The top-ranking official at the National Park Service has apologized for behaving “in an inappropriate manner in a public hallway” in the wake of an inspector general’s investigation into an anonymous allegation that the official had made a gesture involving his genitalia in front of other employees.

In a staff-wide email to Park Service employees on Friday, P. Daniel Smith wrote that as “a leader, I must hold myself to the highest standard of behavior in the workplace. I take my responsibility to create and maintain a respectful, collegial work environment very seriously. Moving forward, I promise to do better.”

As The Washington Post first reported, an anonymous agency employee wrote to Interior Secretary Ryan Zinke in March to describe how Smith shortly after taking office as the Park Service’s deputy director “grabbed his crotch and his penis and acted out as though he was urinating on the wall.” A witness to the alleged crude gesture said it took place while Smith was telling a story to another employee at the headquarters of the Interior Department, which houses the Park Service.

“I am not a prude,” the letter writer told Zinke, “but still cannot believe he was acting this out in the hallway of the NPS.” Zinke referred the matter to the department’s inspector general, who opened a probe in March.

The Park Service’s own internal survey has identified sexual harassment as a widespread problem within the agency, which oversees more than 84 million acres of park land through the United States. Since taking the helm of Interior, Zinke has pledged to root out harassment in his department. Last year, he fired four Interior employees for inappropriate behavior and has told Congress he would fire more people if necessary.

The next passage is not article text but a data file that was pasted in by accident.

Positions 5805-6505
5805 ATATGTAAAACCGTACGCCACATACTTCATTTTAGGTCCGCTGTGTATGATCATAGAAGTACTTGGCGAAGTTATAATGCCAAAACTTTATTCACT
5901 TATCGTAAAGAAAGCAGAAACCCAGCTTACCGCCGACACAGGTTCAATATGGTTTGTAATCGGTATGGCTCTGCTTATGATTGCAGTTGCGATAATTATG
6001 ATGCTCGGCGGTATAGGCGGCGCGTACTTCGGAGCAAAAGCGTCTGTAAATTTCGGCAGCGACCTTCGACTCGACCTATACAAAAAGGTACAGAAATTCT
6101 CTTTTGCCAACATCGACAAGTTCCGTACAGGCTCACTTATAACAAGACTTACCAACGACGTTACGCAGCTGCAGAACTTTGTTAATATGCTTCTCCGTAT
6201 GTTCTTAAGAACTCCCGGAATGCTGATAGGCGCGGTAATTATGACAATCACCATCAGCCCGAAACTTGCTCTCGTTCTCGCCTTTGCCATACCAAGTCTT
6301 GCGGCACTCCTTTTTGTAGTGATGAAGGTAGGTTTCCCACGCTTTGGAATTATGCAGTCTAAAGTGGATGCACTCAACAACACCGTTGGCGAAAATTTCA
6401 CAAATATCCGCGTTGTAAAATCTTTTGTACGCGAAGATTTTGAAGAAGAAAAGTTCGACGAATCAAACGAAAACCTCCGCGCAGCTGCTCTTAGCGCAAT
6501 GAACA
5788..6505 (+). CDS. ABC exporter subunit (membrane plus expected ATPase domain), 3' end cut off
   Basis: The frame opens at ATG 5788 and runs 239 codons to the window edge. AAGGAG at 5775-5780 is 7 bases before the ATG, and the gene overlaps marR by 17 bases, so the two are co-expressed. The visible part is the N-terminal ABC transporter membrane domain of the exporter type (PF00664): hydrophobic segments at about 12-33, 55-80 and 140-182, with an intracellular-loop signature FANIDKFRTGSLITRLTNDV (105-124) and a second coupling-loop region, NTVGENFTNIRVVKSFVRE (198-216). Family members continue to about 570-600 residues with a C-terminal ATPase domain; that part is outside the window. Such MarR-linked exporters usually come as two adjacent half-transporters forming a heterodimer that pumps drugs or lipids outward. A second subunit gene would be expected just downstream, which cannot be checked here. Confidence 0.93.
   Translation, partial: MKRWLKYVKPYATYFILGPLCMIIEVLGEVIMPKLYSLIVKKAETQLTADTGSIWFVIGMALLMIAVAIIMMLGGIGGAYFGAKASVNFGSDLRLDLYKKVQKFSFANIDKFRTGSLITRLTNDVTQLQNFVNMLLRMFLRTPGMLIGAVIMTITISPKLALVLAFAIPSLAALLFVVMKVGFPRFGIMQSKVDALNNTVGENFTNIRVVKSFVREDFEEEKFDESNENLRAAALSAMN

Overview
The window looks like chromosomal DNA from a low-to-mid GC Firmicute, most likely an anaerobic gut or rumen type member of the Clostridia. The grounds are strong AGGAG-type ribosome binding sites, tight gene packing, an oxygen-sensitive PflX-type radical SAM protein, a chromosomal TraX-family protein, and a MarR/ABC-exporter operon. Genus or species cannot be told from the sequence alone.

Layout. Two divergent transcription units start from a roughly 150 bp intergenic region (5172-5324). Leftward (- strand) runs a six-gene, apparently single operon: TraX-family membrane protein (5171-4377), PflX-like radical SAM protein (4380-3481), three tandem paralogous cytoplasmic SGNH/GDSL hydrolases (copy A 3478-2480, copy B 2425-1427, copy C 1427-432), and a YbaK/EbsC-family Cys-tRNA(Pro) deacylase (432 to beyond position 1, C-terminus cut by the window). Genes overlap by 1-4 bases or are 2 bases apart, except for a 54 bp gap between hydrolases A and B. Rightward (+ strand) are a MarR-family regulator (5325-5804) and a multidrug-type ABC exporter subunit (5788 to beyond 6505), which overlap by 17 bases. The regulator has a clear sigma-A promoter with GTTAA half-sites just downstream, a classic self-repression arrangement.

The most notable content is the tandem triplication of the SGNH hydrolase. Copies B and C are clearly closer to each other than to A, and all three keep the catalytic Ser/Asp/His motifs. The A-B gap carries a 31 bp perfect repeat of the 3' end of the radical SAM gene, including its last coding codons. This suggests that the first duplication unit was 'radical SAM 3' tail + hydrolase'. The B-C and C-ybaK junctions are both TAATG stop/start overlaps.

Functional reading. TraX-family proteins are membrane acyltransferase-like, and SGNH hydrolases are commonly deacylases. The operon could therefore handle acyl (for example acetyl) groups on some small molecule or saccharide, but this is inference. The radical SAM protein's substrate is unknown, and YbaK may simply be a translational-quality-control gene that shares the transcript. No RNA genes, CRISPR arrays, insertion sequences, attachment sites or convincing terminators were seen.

In his apology note, Smith said he was sorry to that anonymous employee and anyone else who witnessed the incident.

“Workplace culture is our shared responsibility,” Smith wrote. “We must conduct ourselves in a manner that reflects the great pride we all have for the extraordinary parks and programs we represent.”

He insisted that his behavior did not constitute sexual harassment. “I recognize that the story was inappropriate for the workplace, even though it does not rise to the level of harassment,” Smith wrote. “I am very sorry for my mistake in telling this story and any discomfort it clearly caused.”

Still, the Office of the Inspector General has yet to publicly weigh in. The watchdog bureau has completed its report and submitted it to Interior officials but will only make it public “at the end of June,” spokeswoman Nancy K. DiPaolo said.

According to the Equal Employment Opportunity Commission, the agency that enforces laws against workplace discrimination, the legal definition of sexual harassment includes “verbal or physical conduct of a sexual nature” that creates “an intimidating, hostile, or offensive work environment.”

The Park Service did not add anything further to Smith’s apology when reached for comment. “Smith’s message to National Park Service employees speaks for itself,” NPS spokesman Jeremy Barnum said.

Smith is the highest-ranking NPS employee because President Trump has still not named a nominee to run the agency after 500 days in office.